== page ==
The hippest of hipsters are slowly becoming "Techno-Nomads" or "21st Century Minimalists", the very antithesis of the old consumer materialism, and I find this very admirable. The cloud computing revolution is making it so that we will all eventually be able to shed a lot of our proverbial baggage as more and more items can be stored online indefinitely.
Here’s an article on the BBC about this new "Cult of Less" movement. As someone who is a former "Hoarder", I’m highly intrigued…
Let’s face it – digital files, applications and web services are replacing the need for many of the physical goods that pepper our homes, crowd our desks and fill our closets.
From online photo albums to virtual filing cabinets to digital musical instruments, hi-tech replacements are becoming ubiquitous.
But as goods continue to make the leap from the bookshelf to the hard drive, some individuals are taking the opportunity to radically change their lifestyles.
Meet Kelly Sutton, a spiky-haired 22-year-old software engineer with thick-rimmed glasses and an empty apartment in Brooklyn’s Williamsburg neighbourhood – a hotbed for New York’s young, early adopters of new technology.
Mr Sutton is the founder of CultofLess.com, a website which has helped him sell or give away his possessions – apart from his laptop, an iPad, an Amazon Kindle, two external hard drives, a "few" articles of clothing and bed sheets for a mattress that was left in his newly rented apartment.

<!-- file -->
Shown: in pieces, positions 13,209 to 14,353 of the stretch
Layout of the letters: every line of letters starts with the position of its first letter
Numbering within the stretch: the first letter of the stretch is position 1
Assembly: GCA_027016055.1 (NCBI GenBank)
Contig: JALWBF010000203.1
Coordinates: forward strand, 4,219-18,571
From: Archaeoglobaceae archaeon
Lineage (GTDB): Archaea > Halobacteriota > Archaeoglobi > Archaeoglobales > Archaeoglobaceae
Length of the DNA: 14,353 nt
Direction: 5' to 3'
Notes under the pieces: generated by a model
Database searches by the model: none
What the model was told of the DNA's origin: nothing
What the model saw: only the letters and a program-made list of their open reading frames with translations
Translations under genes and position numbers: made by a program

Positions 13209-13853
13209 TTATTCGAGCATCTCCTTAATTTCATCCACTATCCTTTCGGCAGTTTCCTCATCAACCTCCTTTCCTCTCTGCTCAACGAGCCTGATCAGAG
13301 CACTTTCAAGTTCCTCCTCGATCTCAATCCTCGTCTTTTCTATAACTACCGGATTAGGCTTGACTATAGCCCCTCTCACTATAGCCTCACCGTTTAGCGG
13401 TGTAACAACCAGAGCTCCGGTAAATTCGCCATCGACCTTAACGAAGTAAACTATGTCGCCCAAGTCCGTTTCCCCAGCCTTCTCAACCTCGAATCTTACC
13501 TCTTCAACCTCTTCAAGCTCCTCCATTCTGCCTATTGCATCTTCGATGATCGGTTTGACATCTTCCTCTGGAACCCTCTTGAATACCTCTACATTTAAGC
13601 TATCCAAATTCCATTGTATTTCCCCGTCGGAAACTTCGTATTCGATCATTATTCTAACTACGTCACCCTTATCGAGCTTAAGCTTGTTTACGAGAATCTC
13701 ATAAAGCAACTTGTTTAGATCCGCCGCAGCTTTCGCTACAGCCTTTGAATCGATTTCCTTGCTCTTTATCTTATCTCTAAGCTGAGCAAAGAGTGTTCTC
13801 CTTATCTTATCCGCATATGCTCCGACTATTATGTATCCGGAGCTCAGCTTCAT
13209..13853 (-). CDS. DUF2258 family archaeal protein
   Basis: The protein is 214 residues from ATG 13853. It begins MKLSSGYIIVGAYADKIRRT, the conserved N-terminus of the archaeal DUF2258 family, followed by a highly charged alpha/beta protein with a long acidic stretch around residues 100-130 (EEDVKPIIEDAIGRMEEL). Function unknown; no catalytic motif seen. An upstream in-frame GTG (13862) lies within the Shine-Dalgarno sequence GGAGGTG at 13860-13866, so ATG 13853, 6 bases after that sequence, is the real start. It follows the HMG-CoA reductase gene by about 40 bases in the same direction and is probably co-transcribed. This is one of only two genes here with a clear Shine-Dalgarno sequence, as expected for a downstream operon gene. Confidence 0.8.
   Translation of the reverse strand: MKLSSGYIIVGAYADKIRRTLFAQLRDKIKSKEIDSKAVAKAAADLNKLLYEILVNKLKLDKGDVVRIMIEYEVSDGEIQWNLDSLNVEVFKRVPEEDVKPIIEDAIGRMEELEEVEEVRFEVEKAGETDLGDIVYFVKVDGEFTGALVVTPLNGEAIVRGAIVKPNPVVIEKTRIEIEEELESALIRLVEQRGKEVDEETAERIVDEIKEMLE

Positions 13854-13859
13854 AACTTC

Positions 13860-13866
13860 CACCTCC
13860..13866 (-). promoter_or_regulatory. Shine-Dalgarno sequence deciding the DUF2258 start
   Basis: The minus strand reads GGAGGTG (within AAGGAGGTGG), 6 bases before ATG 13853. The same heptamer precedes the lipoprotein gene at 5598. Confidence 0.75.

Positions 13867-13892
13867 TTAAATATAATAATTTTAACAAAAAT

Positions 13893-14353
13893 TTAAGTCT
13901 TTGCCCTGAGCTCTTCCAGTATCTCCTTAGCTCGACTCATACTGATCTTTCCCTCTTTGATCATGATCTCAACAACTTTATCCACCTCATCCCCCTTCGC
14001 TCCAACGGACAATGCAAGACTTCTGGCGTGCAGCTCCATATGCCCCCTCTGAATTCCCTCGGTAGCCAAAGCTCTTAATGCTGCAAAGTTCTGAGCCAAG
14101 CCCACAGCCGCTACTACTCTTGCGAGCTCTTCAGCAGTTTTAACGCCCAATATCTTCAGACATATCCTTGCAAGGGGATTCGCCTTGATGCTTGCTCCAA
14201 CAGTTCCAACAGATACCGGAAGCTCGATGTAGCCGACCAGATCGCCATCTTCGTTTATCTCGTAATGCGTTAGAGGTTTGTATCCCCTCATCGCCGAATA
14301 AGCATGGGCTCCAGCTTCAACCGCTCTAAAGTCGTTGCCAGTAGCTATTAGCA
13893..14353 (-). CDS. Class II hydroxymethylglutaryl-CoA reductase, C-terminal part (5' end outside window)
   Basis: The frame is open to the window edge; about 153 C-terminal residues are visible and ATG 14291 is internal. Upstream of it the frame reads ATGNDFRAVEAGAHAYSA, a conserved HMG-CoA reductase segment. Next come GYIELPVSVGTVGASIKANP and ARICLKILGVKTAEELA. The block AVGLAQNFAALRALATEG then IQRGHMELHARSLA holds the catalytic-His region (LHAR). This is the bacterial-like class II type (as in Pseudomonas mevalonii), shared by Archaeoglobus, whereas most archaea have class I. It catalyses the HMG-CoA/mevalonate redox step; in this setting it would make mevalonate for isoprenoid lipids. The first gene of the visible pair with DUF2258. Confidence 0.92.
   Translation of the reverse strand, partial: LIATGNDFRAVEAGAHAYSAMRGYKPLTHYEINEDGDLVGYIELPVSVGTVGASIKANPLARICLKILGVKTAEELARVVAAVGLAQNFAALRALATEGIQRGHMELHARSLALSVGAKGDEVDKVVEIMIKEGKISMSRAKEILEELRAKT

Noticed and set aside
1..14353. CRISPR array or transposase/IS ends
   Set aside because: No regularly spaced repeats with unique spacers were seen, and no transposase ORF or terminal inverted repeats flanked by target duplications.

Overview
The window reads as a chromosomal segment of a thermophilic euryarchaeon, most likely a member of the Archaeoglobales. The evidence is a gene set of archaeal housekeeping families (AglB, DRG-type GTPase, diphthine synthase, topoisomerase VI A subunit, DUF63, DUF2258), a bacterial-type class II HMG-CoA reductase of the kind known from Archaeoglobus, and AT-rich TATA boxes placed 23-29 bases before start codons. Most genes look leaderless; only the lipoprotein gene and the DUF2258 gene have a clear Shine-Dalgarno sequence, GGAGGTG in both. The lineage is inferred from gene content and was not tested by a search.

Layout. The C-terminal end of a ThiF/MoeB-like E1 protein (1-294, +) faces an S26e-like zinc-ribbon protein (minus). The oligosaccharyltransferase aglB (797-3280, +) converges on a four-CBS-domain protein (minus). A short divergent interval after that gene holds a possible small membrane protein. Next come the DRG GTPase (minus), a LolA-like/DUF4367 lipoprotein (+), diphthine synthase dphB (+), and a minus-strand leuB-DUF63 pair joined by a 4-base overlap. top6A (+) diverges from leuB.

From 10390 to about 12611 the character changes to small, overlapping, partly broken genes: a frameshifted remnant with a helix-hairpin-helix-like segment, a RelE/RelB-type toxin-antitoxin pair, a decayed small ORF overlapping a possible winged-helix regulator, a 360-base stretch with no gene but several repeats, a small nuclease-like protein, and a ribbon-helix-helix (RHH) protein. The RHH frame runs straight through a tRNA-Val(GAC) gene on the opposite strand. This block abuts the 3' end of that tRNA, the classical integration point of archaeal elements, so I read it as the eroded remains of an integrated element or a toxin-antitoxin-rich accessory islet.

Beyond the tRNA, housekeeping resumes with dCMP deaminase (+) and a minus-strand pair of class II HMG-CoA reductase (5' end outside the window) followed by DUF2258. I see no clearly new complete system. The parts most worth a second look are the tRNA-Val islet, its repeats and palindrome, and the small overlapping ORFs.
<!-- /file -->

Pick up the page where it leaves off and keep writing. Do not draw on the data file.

This 21st-Century minimalist says he got rid of much of his clutter because he felt the ever-increasing number of available digital goods have provided adequate replacements for his former physical possessions.
"I think cutting down on physical commodities in general might be a trend of my generation – cutting down on physical commodities that can be replaced by digital counterparts will be a fact," said Mr Sutton.
Can we all become Techno-Nomads overnight? Of course not, there is a degree of unrealisticism here for grown ups with houses and families. That said, going possession-less is a fantasy that may be closer than you think to being possible.
Google is being widely hailed for its announcement yesterday that it will stop censoring its search results in China, even if it means having to abandon that vast market. After years of compromising its own ideals on the free flow of information, the company is at last, it seems, putting its principles ahead of its business interests.
But Google’s motivations are not as pure as they may seem. While there’s almost certainly an ethical component to the company’s decision—Google and its founders have agonized in a very public way over their complicity in Chinese censorship—yesterday’s decision seems to have been spurred more by hard business calculations than soft moral ones. If Google had not, as it revealed in its announcement, "detected a highly sophisticated and targeted attack on our corporate infrastructure originating from China," there’s no reason to believe it would have altered its policy of censoring search results to fit the wishes of the Chinese authorities. It was the attack, not a sudden burst of righteousness, that spurred Google’s action.